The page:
Roses and Thorns of the 2019 Session

The 2019 legislative session has finally come to a close.

For those that thought this would be a quick and uncontentious two-month session for lawmakers, boy were they wrong. This session, even without another budget crisis, did not run short on its list of roses or thorns.

There were a handful of bills that passed that enhanced the environment for the oil and gas sector. The oil and gas industry will be able to participate in carbon dioxide sequestration thanks to Rep. Raymond Crews filing House Bill (HB) 163. This bill allows the Office of Conservation and the Commissioner to promulgate rules to permit carbon sequestration. This bill, now law, was a collaboration between industry, regulators and lawmakers to provide another environmentally friendly way to deal with excess carbon while producing energy.

Additionally, LOGA worked hand in hand with Rep. Blake Miguez to provide some clarification to the tax code. Due to a “unique” interpretation of Louisiana tax codes, oil companies in three parishes have recently assessed property tax on goods that was previously not taxed. Thankfully, this measure passed and on the October ballot will be a constitutional amendment to provide for a property tax exemption for goods bound for the Outer Continental Shelf, providing needed clarity for Louisiana’s offshore operators.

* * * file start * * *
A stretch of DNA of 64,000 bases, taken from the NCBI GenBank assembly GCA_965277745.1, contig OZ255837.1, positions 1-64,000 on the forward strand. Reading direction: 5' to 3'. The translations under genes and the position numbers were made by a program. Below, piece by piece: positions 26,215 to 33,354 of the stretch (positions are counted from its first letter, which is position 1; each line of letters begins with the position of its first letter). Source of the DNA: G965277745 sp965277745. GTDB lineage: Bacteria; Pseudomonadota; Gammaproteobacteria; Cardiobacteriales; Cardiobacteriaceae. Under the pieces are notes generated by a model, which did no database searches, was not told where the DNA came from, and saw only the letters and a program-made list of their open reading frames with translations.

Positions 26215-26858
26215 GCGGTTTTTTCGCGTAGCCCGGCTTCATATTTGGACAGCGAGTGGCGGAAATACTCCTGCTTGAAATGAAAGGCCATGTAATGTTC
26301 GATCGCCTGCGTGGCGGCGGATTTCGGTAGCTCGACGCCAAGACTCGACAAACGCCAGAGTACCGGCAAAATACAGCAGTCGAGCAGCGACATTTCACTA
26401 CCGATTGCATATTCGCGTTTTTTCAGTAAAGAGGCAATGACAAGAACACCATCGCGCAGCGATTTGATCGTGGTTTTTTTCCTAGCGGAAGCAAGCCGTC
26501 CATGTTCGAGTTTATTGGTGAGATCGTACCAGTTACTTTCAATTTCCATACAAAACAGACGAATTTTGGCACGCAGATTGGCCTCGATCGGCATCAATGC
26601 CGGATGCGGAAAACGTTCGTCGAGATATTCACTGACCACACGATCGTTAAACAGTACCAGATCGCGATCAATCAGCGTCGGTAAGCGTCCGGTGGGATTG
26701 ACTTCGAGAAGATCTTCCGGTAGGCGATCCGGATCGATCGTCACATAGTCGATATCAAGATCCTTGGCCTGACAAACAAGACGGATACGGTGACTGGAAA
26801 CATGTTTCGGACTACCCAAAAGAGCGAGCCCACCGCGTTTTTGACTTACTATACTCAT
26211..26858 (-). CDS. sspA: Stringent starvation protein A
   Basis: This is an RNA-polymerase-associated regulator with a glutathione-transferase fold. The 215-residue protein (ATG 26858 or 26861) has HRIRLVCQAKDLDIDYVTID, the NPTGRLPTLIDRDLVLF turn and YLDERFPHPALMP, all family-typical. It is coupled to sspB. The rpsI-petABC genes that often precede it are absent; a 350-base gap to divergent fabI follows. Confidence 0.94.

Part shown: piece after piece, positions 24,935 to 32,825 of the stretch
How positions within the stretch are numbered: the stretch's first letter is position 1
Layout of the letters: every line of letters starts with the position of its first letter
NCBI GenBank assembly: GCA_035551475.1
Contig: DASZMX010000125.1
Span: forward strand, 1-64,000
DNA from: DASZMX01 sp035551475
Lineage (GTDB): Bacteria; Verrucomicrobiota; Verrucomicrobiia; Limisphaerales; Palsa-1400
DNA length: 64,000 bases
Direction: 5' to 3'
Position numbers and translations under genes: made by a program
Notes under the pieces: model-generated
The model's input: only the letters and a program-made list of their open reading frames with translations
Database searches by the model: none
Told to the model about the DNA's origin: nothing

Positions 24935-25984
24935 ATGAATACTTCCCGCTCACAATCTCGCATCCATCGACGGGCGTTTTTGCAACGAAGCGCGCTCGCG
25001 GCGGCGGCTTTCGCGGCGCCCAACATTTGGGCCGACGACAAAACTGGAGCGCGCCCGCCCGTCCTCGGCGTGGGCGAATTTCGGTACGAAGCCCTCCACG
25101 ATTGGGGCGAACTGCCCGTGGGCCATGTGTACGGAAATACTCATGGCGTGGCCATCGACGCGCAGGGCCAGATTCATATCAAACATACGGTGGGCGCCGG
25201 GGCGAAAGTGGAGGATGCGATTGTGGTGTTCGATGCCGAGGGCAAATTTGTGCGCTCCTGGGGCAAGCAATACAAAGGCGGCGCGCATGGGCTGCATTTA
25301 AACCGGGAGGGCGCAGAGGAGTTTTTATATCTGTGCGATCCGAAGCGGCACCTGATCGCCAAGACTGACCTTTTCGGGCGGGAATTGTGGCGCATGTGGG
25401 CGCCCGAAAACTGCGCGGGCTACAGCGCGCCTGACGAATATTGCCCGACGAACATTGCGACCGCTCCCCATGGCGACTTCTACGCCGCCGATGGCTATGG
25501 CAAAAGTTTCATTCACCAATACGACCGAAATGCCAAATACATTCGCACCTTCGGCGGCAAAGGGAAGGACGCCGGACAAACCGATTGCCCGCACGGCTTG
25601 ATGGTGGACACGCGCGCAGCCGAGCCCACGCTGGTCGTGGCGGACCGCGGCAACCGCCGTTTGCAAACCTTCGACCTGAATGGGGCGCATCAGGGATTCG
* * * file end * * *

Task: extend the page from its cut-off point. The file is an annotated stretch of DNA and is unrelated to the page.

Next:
Louisiana will also experience one of the largest infrastructure investments in decades. Thanks to the teamwork of Rep. Tanner Magee, Sen. Rick Ward and a coalition of pro-industry and business groups, Louisiana is set to receive nearly a $700 million investment for transportation projects. The best part about this investment is we, the taxpayers, are not on the hook for the tab. Instead of using taxpayer dollars, HB 572 directs BP Deepwater settlement dollars to these infrastructure projects, like the LA 1 Improvement Project that connects to Port Fourchon.


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